Brian, one thing I can say, and I think I could speak for Jody on this, too, is we certainly admire your courage and sharing your journey. For many years, we both followed you. You’ve been very outspoken about your journey and not shy at all about helping others through the experiences that you went through yourself. We’ll speak as lawyers and on behalf of the legal profession, too, to say thank you. It’s a direct tie-in to some other conversations we’ve had on this show about TLAP specifically.
Also, about substance, alcohol abuse, and the things that lawyers do that are very self-destructive where they can’t always help themselves, at least not without reaching that point that you described or that point of acceptance where you’ve got to say, “Yes, I need help.” Thank you for that and thank you for talking through it with us. We’re also interested in your career as a writer.
You are now on my email list whether you like it or not.
I’ll be happy to see it when it comes and I look forward to reading it. It’s our tradition on our show to leave each interview with an opportunity for the guests to offer a tip or a war story to our audience. With that in mind, do you have something that you’d like to say?
Let’s take that off that time machine back to June of 2006. The Dallas Mavericks are going to the NBA championship for the first time. They’re playing the Miami Heat. I hadn’t gone into recovery yet. As you might expect, I was going to get some pretty good seats for those games. I also had the opportunity to get a couple of tickets for friends. I called up my brother and this is when we had paper tickets. My brother said, “Sure, Brian. Come on over.”
I got the tickets. Do you think I gave them to my friends? No. You probably think I sold them on eBay for some astronomical amount. I was thinking like a lawyer. I didn’t do that either because that would be disrespectful to Mark, to the team, or to myself. I took those two tickets and traded them to my cocaine dealer for $1,000 in cocaine. Selling them on eBay was disrespectful, but trading them to my cocaine dealer was perfectly acceptable. It’s all the mind works in addiction.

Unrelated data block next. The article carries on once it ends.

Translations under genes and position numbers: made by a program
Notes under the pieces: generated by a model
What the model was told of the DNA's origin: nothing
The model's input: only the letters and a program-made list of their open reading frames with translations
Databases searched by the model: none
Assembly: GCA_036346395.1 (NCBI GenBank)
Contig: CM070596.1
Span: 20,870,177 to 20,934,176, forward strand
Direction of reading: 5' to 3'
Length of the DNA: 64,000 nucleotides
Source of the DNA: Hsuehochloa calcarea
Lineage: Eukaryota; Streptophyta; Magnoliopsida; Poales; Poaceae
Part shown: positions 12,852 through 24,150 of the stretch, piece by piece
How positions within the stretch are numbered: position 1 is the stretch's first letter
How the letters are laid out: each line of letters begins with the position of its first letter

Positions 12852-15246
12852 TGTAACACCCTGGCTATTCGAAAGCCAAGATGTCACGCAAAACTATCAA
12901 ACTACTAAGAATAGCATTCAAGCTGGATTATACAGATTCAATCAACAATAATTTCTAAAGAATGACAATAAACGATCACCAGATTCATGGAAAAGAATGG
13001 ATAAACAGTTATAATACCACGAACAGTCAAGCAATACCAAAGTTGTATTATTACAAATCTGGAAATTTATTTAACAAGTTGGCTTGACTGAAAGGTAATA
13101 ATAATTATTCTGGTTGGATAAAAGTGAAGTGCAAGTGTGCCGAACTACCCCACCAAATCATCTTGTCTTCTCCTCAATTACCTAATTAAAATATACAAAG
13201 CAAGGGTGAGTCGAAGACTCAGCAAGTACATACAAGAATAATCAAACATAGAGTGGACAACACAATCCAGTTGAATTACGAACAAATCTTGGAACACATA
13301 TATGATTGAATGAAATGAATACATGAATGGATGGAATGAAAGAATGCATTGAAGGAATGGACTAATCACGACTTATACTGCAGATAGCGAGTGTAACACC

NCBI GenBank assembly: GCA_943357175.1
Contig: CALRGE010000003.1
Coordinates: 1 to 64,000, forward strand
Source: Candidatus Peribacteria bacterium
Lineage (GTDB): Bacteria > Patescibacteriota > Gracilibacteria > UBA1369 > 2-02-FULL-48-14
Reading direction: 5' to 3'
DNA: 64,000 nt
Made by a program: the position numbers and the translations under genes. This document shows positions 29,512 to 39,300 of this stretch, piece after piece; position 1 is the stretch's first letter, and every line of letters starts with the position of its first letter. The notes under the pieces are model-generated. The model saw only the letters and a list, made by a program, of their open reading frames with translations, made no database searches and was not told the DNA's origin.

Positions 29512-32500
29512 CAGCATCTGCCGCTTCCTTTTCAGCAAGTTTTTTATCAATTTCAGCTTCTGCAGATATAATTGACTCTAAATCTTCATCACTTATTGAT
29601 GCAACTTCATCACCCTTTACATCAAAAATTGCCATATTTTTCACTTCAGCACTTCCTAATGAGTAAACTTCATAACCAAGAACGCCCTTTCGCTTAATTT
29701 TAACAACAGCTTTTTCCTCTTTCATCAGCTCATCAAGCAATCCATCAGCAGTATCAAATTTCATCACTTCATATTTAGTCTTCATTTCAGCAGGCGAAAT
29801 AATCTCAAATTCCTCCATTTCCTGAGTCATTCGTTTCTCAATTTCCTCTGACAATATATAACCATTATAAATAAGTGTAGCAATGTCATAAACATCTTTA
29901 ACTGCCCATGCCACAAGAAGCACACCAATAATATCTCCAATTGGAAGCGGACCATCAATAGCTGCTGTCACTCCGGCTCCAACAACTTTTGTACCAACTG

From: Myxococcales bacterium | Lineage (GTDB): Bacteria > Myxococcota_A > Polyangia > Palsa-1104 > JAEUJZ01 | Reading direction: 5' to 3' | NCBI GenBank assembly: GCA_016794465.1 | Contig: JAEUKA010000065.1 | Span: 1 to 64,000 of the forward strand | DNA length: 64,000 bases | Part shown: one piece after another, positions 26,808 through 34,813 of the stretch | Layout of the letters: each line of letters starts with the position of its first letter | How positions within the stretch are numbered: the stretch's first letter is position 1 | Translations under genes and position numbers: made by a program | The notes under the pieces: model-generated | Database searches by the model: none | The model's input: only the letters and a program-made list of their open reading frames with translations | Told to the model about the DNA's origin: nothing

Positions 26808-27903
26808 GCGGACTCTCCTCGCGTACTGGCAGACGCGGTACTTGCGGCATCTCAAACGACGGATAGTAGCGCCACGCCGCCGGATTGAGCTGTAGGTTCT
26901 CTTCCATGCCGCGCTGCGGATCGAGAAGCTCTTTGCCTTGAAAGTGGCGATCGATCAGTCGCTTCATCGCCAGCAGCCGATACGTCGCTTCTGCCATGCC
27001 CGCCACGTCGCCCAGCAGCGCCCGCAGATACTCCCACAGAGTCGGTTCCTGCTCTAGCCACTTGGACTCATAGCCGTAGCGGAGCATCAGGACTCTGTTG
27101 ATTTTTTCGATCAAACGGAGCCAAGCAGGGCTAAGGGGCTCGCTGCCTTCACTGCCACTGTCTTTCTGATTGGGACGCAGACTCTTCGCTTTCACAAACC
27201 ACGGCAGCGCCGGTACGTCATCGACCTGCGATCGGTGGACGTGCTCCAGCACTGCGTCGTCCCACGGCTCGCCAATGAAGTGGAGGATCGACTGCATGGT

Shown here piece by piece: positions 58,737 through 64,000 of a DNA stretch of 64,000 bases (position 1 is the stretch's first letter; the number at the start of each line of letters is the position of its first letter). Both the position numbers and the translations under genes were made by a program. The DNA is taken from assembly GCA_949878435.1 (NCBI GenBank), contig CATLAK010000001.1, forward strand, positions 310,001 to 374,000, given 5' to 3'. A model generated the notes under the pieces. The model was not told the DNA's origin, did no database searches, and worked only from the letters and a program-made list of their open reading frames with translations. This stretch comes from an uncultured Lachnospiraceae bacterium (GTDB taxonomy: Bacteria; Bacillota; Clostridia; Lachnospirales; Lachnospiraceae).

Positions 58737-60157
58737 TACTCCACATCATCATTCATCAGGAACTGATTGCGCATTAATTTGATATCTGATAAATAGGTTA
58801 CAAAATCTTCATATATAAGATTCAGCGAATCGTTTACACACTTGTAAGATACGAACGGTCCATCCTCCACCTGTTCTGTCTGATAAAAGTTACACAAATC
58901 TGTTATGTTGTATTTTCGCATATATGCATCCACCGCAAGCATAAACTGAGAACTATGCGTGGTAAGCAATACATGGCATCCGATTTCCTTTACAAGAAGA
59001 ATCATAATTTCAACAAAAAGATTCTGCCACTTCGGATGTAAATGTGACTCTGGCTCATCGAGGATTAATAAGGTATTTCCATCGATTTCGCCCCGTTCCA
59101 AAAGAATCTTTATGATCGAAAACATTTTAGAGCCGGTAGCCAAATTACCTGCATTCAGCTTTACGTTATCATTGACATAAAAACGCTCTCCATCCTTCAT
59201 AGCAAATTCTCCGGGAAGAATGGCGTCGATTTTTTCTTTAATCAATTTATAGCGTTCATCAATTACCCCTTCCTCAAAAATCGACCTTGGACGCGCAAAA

My dealer shows up at my house. I was high class. He delivered. I gave him the two tickets. He gives me the giant bag of cocaine. I run up to my home office. I put it out on my desk. It’s like I’m Scarface. I rub my nose in it. I line it out. I rolled up a $1 bill. Cocaine users were an ironic bunch, especially during pandemic times. You use the PURELL. You wash your hands, but we’ll stick a $1 bill up our nose that’s been used by God knows who and God knows what is on it. Go figure.
Cocaine had long stopped giving me the feeling of self-love and acceptance. Now, it’s paranoia. I hear the cops outside. They weren’t out there, but I’m paranoid. I hide the cocaine. I drive to a Home Depot where I buy electrical tape, a drill, and a saw. I drive back to my house and I take the drill and saw. I take the drill. I created these fake electrical outlets in the drywall and all the rooms in my house. I put the cocaine in smaller Ziploc baggies. I slapped it behind the drywall. I fill it up thinking I’m the smartest lawyer ever. I’m like the DEA, the cops, and the drug dogs who have never thought of that before.